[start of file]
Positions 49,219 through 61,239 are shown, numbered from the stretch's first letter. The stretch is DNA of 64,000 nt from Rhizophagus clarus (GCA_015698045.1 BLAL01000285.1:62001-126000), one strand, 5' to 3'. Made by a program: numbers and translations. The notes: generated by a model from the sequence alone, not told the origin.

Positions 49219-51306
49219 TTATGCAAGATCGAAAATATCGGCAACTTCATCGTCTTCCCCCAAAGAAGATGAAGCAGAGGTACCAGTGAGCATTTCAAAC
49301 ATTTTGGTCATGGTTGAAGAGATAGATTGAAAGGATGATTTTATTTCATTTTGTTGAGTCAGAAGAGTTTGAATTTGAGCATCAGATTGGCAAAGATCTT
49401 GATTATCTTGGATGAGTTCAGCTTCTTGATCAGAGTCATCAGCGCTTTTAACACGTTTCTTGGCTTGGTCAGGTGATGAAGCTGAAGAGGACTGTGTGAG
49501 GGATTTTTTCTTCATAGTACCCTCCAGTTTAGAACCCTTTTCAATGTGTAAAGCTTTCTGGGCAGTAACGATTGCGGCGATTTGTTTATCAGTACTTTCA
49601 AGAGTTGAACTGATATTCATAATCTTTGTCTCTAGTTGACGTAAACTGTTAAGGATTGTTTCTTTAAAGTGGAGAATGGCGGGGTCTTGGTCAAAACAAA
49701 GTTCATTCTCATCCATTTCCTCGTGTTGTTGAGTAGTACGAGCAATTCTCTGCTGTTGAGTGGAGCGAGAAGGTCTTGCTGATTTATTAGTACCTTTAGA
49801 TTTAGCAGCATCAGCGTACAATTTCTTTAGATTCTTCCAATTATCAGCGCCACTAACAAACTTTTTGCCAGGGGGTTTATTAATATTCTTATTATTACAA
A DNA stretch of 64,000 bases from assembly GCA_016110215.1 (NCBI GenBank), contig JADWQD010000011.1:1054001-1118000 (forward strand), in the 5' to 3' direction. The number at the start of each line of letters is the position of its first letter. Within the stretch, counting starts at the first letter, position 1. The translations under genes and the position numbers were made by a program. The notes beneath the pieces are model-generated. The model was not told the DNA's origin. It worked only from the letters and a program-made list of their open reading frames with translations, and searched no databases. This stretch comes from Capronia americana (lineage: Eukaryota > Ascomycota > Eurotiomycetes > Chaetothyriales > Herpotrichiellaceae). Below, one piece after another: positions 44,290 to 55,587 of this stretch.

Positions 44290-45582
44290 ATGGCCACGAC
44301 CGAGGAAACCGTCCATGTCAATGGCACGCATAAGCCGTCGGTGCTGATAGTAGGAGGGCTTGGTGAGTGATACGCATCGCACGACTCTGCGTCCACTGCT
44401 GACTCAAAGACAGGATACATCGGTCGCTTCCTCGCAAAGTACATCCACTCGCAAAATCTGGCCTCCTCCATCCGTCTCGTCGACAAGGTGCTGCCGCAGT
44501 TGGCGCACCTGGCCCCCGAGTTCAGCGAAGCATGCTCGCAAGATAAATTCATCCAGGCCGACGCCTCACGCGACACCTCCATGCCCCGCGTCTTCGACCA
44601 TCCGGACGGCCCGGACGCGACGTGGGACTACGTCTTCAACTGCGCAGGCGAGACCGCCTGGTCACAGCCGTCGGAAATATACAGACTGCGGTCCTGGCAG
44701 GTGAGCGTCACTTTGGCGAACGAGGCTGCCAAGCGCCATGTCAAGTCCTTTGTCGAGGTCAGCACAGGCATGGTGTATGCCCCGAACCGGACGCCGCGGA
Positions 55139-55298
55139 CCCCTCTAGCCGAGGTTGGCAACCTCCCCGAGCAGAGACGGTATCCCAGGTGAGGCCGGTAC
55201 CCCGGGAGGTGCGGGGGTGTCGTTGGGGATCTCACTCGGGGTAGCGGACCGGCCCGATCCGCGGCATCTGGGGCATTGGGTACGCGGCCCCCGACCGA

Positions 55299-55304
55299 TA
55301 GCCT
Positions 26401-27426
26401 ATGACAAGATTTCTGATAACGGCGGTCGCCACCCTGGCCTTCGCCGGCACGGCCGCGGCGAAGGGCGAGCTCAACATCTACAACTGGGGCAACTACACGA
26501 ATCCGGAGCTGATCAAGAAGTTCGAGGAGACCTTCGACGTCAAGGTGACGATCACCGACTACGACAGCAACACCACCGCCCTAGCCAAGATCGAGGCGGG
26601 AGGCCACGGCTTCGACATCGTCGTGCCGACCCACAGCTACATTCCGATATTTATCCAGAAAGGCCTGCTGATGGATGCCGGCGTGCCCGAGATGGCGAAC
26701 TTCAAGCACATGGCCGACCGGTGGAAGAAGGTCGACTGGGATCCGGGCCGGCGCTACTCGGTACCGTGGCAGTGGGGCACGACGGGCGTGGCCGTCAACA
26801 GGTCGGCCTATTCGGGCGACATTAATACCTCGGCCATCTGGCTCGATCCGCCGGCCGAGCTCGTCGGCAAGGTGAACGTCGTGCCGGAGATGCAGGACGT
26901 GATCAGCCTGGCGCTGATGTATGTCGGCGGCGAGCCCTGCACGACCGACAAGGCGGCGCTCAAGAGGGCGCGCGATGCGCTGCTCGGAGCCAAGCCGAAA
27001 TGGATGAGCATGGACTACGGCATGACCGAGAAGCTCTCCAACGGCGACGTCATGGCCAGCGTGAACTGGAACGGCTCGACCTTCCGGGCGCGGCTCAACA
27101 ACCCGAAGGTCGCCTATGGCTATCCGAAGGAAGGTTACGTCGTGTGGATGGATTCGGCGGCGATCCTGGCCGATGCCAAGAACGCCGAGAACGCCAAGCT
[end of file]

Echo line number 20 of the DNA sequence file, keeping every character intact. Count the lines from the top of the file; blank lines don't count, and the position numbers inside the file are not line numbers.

55201 CCCGGGAGGTGCGGGGGTGTCGTTGGGGATCTCACTCGGGGTAGCGGACCGGCCCGATCCGCGGCATCTGGGGCATTGGGTACGCGGCCCCCGACCGA